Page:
Deputy chairman of the Russian security council and former president of Russia, Dmitry Medvedev recently released a future map of Ukraine. Medvedev wrote in his Telegram post, “In the mind of the president of Ukraine, damaged by psychotropic substances, this is what the map of his country’s bright future will look like.” Along with the post he shared two maps, the first one, which includes Crimea and the two eastern provinces of Donetsk and Luhansk, depicts Ukrainian territories prior to the 2014 Ukraine war.
The second map showed how would Ukraine look like if the war ends as per Russia’s calculations. Ukraine, as per the map, will be limited to just Kyiv Oblast, and Russia will annex East and South Ukraine. To put things into perspective, Ukraine, which is around the size of France right now, will be reduced to the size of Belgium.
What came as surprise was that Russia doesn’t aspire to annex western territories of Ukraine. If the map is any indication, the three regions in the southwest will be offered to Poland, Hungary and Romania. Seven oblasts that Poland would be offered are Lviv, Lutsk, Ternopil, Ivano-Frankivsk, Rivne, Khmelnytskyi, and Zhytomyr. Hungary will be offered Uzzhorod, and Romania will be allowed to annex Chernivtsi and Vinnytsia.
Russia’s new map of Ukraine is simply a highly lucrative offer to Poland. Poland, which has supported Ukraine like no other country, might get enticed to rethink its Russia policy. That because Ukraine and Poland share a long history of animosity, and Warsaw’s ties with EU have also gotten strained of late.
National interests of Ukraine and Poland have always clashed with one another. Western Ukraine has been governed by Poland several times in history, including after the 1921 treaty of Riga. But, Poles had to accept the loss of their eastern borders under the Yalta agreement of 1945 in order to build good ties with Ukraine. Historically, Western Ukraine was part of Poland.
Ukraine was still one of the countries that Poles disliked the most in 2000.
Furthermore, the events that took place during the Second World War were equally responsible for the animosity.
Poles find it hard to forget the massacre of hundred thousand of its people in East Galicia and Volhynia in 1943 and 1944, respectively. The massacre was carried out by the Ukrainian insurgent army (UPA), the Bandera faction of the Organization of Ukrainian Nationalists (OUN), carried out the crimes . The effort was to “ethnically clean” the area in an effort to keep it from ever becoming Polish again. Numerous Ukrainian administrations have hailed OUN members as heroes.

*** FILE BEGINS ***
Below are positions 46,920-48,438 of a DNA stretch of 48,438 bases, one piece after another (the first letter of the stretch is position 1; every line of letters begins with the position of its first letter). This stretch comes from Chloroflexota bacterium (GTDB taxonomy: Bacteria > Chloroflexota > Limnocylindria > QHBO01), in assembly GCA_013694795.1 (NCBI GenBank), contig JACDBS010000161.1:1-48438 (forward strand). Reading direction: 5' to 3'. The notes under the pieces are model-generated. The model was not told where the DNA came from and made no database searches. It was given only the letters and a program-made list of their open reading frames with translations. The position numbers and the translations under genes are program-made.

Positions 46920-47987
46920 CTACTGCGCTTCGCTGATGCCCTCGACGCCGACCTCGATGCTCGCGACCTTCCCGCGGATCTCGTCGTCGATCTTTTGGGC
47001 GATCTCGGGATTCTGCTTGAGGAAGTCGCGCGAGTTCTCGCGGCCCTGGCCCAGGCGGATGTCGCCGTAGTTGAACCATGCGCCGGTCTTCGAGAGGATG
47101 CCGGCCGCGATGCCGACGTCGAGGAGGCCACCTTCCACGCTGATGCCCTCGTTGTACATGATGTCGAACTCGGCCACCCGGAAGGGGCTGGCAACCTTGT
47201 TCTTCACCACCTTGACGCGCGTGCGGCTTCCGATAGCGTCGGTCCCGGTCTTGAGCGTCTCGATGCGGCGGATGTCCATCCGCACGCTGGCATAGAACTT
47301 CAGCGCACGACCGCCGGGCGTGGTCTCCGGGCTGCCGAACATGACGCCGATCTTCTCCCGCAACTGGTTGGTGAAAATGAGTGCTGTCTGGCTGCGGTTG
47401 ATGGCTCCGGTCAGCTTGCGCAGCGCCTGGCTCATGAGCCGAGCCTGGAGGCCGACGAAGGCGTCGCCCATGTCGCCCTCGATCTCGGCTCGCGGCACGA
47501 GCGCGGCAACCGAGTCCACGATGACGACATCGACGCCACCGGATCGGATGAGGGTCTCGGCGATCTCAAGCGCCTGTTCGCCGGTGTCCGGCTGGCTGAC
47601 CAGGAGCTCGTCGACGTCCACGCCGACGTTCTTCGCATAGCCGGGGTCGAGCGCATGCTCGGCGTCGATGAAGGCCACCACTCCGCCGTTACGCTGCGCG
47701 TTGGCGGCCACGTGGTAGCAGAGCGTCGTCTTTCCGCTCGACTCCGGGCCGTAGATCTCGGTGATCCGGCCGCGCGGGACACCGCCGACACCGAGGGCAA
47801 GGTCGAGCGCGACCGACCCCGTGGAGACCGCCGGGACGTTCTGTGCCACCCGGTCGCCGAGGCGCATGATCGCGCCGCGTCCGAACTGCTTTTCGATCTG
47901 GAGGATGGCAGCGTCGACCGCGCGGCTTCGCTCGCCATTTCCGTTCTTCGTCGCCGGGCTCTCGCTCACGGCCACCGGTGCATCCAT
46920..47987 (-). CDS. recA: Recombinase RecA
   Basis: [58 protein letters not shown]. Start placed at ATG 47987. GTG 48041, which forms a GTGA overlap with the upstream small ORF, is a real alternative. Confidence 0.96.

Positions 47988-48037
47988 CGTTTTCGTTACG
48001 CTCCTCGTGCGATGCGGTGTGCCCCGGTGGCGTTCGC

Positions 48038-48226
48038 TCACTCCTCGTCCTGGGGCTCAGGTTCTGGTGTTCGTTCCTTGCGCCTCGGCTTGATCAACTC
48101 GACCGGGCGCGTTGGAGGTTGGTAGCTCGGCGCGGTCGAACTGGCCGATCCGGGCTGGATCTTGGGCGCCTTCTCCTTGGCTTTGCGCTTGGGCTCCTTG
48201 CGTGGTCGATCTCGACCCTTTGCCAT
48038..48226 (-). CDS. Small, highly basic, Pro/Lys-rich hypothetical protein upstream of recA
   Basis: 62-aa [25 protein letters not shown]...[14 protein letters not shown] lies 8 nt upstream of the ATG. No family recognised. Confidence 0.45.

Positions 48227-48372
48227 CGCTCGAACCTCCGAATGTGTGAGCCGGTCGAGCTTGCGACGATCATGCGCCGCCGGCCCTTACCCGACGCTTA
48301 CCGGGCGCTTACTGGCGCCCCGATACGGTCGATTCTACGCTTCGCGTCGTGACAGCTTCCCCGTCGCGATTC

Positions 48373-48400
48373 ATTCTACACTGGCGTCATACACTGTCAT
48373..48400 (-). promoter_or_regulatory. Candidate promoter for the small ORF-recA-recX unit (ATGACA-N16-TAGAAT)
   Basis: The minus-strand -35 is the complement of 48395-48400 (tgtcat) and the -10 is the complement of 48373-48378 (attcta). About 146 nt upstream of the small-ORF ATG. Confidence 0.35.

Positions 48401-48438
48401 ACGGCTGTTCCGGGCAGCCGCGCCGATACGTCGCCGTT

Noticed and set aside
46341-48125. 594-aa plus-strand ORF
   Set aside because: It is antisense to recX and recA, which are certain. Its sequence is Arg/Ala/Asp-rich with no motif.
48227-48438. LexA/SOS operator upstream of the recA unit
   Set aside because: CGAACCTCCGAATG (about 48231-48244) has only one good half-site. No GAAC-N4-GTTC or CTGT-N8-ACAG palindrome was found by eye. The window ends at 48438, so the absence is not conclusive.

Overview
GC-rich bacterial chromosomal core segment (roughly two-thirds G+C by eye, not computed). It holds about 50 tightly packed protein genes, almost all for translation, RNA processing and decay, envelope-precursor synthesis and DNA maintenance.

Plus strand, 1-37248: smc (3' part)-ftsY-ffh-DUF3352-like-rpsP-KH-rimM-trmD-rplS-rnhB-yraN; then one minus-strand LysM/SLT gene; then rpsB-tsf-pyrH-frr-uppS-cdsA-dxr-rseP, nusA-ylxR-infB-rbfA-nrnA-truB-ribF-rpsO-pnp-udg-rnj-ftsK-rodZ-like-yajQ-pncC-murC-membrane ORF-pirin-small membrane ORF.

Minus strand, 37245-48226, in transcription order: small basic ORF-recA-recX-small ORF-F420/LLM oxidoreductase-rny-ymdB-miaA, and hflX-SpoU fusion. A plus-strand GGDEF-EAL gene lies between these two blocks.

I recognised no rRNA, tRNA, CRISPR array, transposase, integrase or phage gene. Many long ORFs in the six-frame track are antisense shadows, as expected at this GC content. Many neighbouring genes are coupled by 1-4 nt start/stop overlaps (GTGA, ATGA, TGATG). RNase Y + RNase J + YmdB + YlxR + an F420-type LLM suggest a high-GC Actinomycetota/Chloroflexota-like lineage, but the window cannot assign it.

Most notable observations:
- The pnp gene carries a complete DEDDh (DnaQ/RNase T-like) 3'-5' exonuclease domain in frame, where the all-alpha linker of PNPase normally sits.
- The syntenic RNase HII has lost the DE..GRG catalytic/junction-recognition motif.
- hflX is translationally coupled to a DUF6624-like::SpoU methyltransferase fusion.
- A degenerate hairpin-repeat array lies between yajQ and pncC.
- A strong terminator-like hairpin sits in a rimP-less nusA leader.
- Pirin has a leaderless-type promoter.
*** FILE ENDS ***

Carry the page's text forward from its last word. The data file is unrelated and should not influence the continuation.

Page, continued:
However, the Ukraine war changed Poland’s stance like never before. Never have the relations between Ukraine and Poland been better. Poland has emerged as the most ardent supporter of Kyiv. It has also provided asylum to most Ukrainian refugees. It has emerged as a strong voice against Russia.
Tensions rising between Poland and EU
Despite all this, it hasn’t received the help from the European Union it desired. It has constantly asked for funds in proportion to the refugees it is sheltering, though its plea has always fallen on deaf ears.
Apart from this, a migrant war also seems to have broken out between EU and Poland. EU is blaming the death of migrants on Polish borders on Warsaw. The government of Poland says that the migrants have links to terrorist organizations like Taliban and ISIS. But for EU, Poland has committed a sin of epic proportions by safeguarding its borders.
Big countries of the bloc like Germany and France are also forcing it to adopt Euro, in order to spoil its military expansion and emerge as a military powerhouse in Europe. The membership in the Euro area will make it “impossible” for the country to buy the latest military technology from the US.
Anti-EU sentiments in Poland are already on the rise. The anti-migrant sentiment toward Ukrainian refugees among Polish is also rising.
From Russia’s perspective, things couldn’t go better. The offer of reclaiming what it had lost in the Yalta agreement in 1945 will surely be deliberated upon by Andrjez Duda. With looming incumbency and bleak prospects of getting re-elected in the upcoming polls, Duda might deem it foolish to simply squander Russia’s offer.